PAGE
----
Heeding Christ’s mission to feed the hungry

On Feb. 6, before the Carolina Panthers and Denver Broncos squared-off in Super Bowl 50, students from Seton School in Manassas headed into Washington for "Super Bowl Lunches for the Homeless," a tradition of distributing food to the needy that began more than 20 years ago by Seton parent Mike Hadro.

According to senior Jessica Krynitsky, each lunch contained a sandwich, fruit and chips that was supplemented by large bags of other fruits and platters of pastries. Father Thomas P. Vander Woude, pastor of Holy Trinity Church in Gainesville, blessed the lunches before students loaded them into vans to be driven into the city.

Groups of students set out with maps marked with places where homeless had congregated in previous years, but they frequently detoured in order to find new gathering spots.

"This was my first time going, and I was expecting to stop at a variety of places," said senior Maria Lebron. "But we ended up giving out lunches at one park then continuing on to the homeless shelter."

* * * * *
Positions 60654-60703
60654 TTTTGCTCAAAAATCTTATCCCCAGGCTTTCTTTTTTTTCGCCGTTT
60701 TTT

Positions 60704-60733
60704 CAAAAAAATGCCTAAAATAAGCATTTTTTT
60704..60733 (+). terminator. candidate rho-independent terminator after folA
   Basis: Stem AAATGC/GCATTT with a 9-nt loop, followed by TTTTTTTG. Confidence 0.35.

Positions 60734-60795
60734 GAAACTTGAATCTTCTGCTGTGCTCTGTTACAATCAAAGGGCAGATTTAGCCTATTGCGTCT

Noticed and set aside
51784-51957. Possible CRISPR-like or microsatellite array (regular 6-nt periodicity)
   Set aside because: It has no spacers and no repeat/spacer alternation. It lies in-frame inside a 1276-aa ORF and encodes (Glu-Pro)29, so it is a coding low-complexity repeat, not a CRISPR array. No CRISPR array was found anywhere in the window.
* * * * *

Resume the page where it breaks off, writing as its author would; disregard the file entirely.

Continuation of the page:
For many of the students, the best part of the day was talking with homeless people while giving out lunches. The Super Bowl was a big topic of conversation. Others talked about the recent Washington area snowstorm and how they had found shelter during the record snowfall.

Some students were impressed by the gratefulness of the poor. Many would say, "God bless you" when they were given food.

The event was different from other Seton activities, such as the Haiti Run and 3 on 3 Basketball Tournament to help the poor in Haiti, because the students were able to see the benefit of their actions immediately.

"It was an extremely humbling and saddening experience," said Lebron. "I feel as if I gained an appreciation for how incredibly blessed I am, but I also (have) a … realization of how little people have around here."

© Arlington Catholic Herald 2016